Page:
It is perhaps not so odd that people approaching the global economy from vastly different starting points end up with observations that are essentially intersections:
- Negative interest rates act as a tax on consumption; and push down investment returns
- Lower investment returns reduce future expected value of savings
- This pushes people to save more, invest more and work longer
- Reduced investment return expectations put increased focus on the costs of saving – Warren Buffett weighed in on the rather divisive subject recently (3)
- Without the chances for ‘extraordinary returns’, more people slip back into (a) above
What remains unsaid in all of the above is the role of regulators, specifically those monitoring pension schemes (such as ERISA in the US) and insurance companies that provide funds for investment returns. Regulators typically force such investment managers to observe the following restrictions on their portfolios
- An appropriate mix of bonds and stocks depending on the weighted average age of scheme participants (typically 60:40 for younger profiles going to 40:60 for older ones)
- Limited exposure to stocks and bonds of emerging markets
- Limited investments in commodities, hedge funds and other alternative investments
- No investments in collective schemes and local businesses
- No direct lending to businesses and individuals
Much as a number of commentators have criticized the asset management industry globally of gross incompetence, the fact remains that most managers are overly constrained by their mandates; and simply cannot portfolio rebalancing of the type that would save their investors from losses over the longer term.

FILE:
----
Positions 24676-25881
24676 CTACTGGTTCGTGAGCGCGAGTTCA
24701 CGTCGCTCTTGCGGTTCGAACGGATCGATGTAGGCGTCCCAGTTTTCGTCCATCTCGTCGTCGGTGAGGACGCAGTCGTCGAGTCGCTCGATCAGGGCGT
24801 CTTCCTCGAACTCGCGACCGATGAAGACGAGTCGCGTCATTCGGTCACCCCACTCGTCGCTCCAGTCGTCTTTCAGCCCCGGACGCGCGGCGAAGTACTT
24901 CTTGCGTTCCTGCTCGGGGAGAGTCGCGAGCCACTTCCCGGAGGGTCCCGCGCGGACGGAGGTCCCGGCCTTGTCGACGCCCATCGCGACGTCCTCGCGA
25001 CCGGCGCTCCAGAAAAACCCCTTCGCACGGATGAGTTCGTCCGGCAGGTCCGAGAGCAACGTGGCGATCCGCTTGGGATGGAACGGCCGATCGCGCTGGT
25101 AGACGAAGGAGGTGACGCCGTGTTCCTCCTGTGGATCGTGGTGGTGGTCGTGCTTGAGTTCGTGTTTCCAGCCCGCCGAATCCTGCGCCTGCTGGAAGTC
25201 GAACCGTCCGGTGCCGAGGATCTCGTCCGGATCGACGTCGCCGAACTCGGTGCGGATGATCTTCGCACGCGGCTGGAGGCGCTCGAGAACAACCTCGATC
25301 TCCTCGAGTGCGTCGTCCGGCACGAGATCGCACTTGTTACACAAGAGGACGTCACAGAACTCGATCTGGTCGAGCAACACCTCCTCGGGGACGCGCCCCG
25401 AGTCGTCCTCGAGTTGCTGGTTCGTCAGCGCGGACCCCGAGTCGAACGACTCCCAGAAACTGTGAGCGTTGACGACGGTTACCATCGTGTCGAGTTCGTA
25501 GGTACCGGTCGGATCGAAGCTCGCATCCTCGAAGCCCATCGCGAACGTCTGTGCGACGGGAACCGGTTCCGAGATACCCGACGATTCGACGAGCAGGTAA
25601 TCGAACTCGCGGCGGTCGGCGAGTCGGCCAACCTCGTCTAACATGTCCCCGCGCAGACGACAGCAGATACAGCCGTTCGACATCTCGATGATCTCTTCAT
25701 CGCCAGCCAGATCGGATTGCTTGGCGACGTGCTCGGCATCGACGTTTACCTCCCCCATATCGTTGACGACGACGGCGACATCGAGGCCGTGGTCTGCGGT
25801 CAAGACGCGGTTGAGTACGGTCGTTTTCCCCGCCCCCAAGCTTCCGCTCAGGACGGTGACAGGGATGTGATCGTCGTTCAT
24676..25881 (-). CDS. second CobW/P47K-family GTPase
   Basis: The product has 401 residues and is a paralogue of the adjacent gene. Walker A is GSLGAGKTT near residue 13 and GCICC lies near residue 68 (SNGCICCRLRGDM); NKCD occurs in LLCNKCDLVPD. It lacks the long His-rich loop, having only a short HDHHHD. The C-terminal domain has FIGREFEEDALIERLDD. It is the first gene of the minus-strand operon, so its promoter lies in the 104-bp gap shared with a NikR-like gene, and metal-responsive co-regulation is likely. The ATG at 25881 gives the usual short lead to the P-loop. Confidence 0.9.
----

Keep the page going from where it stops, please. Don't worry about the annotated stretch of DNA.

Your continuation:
German bunds at -1% ? Well, those are a buy then given the need to put enough money into European bonds (if you’re a European pension fund manager); and one cannot simply allocate everything to Greece 5 year bonds yielding 8% now can we (and anyway, that’s not allowed by the fund rules which restrict exposures to lower rated countries to under 5% of the total portfolio).
Explained more simply, it is ‘possible’ that in an unconstrained investment environment, the move towards negative interest rates would have generated enough portfolio churn away from riskless alternatives to more risky assets in turn helping investors reduce their overall savings rates (or at least the perceived need for individuals to save more). Without removing such constraints, it is almost no wonder that the move towards forcing investors to take on greater risk simply dissipates in the face of the realities of investing today.
You may well counter the above arguments by citing the ability of investors to manage their own savings without relying on outside help. This is possible in a few countries, but in most places there are significant tax advantages associated with approved investment / savings plans (e.g. 401-K plans in the US) which are not available for non-scheme participants.
If one does the math between the certainties of paying taxes today (taking the remaining money and putting it into higher risk alternatives) versus the possibility of near-term investment losses against longer-term potential improvements in returns, the easiest conclusion is to avoid the temptation of going it alone. To make matters worse though – game theory dictates that if everyone decides to follow this path (of forced saving into lower risk portfolios), returns for everyone would remain lower for longer.
The problem then can be summarized easily as one of the denominator vs the numerator. If there is no meaningful way to boost one’s quality of life through strong investment returns through retirement, it makes more sense to reconsider the benefits of longevity in the first place. In the absence of any expectations of central banks and governments understanding these dynamics and enacting structural reforms, based entirely on that wonderful song by Queen my preferred retirement option therefore becomes
“Black Label with soda water and a little ice please. Actually, make that a double.”